Do We Need Managers?
I recently read an article about Zappos and their CEO, Tony Hsieh, doing the unthinkable: firing all the bosses and not replacing them. In the October, 2015 issue of the Atlantic, business journalist Jerry Useem described the move as making “all previous moves toward ‘employee empowerment’ look like the mild concessions of an 18th-century monarch.” This form of self-government is called Holacracy and follows a 10,000 word manifesto from entrepreneur Brian Robertson (a la Jerry Maguire).
I will be frank, it takes some effort for me not to be cynical when I see moves like this. It always seems like peyote must have been involved.
“Eureka! Let’s replace supervision with guidance from a spirit guide. We’ll have to spend some money on sage to cleanse the place, but it will be so worth it!”
Or better, over 200 people resigned as a result of this move, so others are asserting that this was Hsieh’s way of downsizing and still looking cool and employee-friendly. Again, forgive my cynicism.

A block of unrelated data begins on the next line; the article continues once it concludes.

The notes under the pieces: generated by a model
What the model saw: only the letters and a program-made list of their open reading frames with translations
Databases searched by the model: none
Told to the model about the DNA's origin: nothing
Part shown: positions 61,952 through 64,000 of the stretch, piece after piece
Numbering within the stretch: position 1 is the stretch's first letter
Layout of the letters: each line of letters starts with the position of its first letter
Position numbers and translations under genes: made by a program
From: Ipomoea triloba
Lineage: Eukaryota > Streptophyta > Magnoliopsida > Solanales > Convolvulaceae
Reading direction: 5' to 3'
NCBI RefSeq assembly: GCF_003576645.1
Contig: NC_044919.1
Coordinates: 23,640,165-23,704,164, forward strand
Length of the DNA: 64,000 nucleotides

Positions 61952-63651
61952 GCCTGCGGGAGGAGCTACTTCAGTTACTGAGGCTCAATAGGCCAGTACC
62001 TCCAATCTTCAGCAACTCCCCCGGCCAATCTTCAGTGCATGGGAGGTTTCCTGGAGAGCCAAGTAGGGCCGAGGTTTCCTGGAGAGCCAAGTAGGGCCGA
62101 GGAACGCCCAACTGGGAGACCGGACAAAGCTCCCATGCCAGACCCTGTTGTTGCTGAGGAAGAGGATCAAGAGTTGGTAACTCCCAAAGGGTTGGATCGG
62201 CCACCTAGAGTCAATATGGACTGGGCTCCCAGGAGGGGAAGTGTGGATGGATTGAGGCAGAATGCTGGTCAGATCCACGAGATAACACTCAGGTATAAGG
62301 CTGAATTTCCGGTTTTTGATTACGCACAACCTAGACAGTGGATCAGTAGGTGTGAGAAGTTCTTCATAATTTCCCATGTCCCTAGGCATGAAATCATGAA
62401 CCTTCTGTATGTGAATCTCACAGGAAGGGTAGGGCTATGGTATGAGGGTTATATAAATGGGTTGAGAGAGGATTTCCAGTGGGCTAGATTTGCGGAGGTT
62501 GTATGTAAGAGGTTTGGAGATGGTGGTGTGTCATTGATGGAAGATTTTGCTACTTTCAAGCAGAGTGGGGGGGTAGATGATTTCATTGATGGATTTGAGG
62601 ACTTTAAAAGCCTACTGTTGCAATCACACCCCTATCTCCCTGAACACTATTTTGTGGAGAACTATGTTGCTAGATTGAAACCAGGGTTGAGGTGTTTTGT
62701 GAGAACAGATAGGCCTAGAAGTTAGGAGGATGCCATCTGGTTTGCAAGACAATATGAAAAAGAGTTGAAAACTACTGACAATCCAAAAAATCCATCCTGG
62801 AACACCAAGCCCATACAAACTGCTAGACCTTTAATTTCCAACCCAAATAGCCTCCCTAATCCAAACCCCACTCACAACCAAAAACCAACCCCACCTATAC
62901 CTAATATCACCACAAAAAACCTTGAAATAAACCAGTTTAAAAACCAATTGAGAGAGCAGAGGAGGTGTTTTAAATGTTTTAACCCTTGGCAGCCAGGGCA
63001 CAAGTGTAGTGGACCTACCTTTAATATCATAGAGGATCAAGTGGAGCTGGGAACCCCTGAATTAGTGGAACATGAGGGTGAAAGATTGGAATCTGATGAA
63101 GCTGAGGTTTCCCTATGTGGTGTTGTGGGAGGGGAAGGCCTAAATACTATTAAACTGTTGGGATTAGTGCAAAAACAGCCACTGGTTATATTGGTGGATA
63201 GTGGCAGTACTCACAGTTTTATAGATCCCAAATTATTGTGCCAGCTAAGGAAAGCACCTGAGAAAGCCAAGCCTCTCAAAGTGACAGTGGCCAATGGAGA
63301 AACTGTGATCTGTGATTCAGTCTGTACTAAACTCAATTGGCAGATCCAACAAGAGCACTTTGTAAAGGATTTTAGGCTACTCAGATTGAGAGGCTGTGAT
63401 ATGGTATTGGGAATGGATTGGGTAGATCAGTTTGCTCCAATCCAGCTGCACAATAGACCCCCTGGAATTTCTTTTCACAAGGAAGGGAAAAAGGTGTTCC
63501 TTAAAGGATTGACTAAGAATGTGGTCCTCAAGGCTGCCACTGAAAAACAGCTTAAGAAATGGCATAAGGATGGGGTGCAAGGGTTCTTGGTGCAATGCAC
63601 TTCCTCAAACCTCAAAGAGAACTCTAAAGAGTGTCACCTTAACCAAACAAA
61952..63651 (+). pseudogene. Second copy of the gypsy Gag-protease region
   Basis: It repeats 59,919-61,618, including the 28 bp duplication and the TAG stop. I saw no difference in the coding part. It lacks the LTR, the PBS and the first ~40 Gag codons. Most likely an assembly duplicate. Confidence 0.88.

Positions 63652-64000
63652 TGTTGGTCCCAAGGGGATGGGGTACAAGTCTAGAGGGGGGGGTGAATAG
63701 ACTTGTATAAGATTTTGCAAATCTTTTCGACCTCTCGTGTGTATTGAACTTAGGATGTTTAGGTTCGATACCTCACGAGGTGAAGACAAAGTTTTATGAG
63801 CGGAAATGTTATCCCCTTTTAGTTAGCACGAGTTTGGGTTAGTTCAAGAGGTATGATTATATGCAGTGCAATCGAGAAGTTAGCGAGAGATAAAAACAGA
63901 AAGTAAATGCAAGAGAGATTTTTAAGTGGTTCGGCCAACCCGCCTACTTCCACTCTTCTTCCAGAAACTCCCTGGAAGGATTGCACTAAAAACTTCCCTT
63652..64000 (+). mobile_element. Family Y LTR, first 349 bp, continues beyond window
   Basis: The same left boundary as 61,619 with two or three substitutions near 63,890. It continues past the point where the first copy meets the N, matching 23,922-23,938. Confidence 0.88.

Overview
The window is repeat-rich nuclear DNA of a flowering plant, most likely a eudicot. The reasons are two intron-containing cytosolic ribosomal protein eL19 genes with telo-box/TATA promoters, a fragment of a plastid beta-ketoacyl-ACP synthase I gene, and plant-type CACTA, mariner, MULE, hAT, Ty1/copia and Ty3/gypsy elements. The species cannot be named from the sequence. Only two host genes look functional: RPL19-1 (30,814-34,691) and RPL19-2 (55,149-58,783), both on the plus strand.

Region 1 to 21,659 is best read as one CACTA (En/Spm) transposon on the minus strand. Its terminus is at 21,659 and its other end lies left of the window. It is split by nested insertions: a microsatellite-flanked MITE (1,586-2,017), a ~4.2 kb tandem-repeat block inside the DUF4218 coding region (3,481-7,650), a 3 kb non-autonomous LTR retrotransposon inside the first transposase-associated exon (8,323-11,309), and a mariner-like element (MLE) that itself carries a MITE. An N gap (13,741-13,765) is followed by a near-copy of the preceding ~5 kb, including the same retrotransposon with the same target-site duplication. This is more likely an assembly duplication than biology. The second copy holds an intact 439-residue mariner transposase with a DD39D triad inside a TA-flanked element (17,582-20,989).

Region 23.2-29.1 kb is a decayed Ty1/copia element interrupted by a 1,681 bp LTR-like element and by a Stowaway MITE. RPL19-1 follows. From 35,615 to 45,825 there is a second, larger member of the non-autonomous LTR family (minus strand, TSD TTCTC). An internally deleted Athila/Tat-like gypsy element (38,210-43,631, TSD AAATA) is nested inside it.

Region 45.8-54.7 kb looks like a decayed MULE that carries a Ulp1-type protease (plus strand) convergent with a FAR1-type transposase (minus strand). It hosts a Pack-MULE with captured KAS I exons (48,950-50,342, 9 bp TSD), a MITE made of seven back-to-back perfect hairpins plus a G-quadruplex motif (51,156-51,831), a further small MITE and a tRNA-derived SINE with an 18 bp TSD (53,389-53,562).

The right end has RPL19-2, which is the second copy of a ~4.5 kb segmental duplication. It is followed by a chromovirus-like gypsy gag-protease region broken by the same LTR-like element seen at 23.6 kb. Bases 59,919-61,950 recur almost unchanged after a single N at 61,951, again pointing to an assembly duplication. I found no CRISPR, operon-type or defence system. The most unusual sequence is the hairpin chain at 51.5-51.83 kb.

I’m not opposed to empowering the frontline. We all know that this is where the real value is created, but who will keep the frontline aligned with the rest of the company? Zappos doesn’t make shoes, so what if the manufacturers shift and the squad of front line warriors has no idea? No one really wants to be hyper-controlled by someone else or shushed as a whiner when they say what is holding back their productivity. This move belies an important truth – SOMEBODY HAS TO BE IN CHARGE OF ALIGNMENT.
The manager role is about two things: communication up and down, and alignment. They drive execution in weekly meetings, yes, but the genetic code of all that is still communication and alignment. When John Bunch, former technical adviser at Zappos (who is now employed there without a title) declares “we’ve adopted [Robertson’s manifesto] wholesale with zero changes” he is doing it in his current function: heading implementation of Holacracy. After all, somebody has to do it.